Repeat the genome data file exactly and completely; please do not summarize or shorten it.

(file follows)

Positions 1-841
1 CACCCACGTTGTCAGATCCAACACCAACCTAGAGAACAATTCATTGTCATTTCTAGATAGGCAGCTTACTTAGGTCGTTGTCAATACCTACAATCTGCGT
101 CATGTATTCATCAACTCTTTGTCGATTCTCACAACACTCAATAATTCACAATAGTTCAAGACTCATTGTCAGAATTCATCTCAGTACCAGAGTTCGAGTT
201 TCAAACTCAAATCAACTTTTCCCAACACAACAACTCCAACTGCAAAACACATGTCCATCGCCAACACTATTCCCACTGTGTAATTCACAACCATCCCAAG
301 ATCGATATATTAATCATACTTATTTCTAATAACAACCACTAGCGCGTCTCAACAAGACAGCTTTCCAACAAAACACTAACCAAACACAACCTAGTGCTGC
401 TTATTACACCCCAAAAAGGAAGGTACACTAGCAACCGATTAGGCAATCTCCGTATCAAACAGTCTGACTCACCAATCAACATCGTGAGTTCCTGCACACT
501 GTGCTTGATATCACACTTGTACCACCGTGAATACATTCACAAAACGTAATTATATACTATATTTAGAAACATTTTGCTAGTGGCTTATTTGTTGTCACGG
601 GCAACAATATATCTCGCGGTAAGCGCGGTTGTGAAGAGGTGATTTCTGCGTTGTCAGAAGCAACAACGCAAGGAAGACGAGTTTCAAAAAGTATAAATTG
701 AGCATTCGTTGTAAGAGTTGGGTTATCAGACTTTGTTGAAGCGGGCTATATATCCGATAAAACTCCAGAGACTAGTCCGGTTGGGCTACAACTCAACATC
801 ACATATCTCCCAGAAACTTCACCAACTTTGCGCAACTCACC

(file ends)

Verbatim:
Positions 1-841
1 CACCCACGTTGTCAGATCCAACACCAACCTAGAGAACAATTCATTGTCATTTCTAGATAGGCAGCTTACTTAGGTCGTTGTCAATACCTACAATCTGCGT
101 CATGTATTCATCAACTCTTTGTCGATTCTCACAACACTCAATAATTCACAATAGTTCAAGACTCATTGTCAGAATTCATCTCAGTACCAGAGTTCGAGTT
201 TCAAACTCAAATCAACTTTTCCCAACACAACAACTCCAACTGCAAAACACATGTCCATCGCCAACACTATTCCCACTGTGTAATTCACAACCATCCCAAG
301 ATCGATATATTAATCATACTTATTTCTAATAACAACCACTAGCGCGTCTCAACAAGACAGCTTTCCAACAAAACACTAACCAAACACAACCTAGTGCTGC
401 TTATTACACCCCAAAAAGGAAGGTACACTAGCAACCGATTAGGCAATCTCCGTATCAAACAGTCTGACTCACCAATCAACATCGTGAGTTCCTGCACACT
501 GTGCTTGATATCACACTTGTACCACCGTGAATACATTCACAAAACGTAATTATATACTATATTTAGAAACATTTTGCTAGTGGCTTATTTGTTGTCACGG
601 GCAACAATATATCTCGCGGTAAGCGCGGTTGTGAAGAGGTGATTTCTGCGTTGTCAGAAGCAACAACGCAAGGAAGACGAGTTTCAAAAAGTATAAATTG
701 AGCATTCGTTGTAAGAGTTGGGTTATCAGACTTTGTTGAAGCGGGCTATATATCCGATAAAACTCCAGAGACTAGTCCGGTTGGGCTACAACTCAACATC
801 ACATATCTCCCAGAAACTTCACCAACTTTGCGCAACTCACC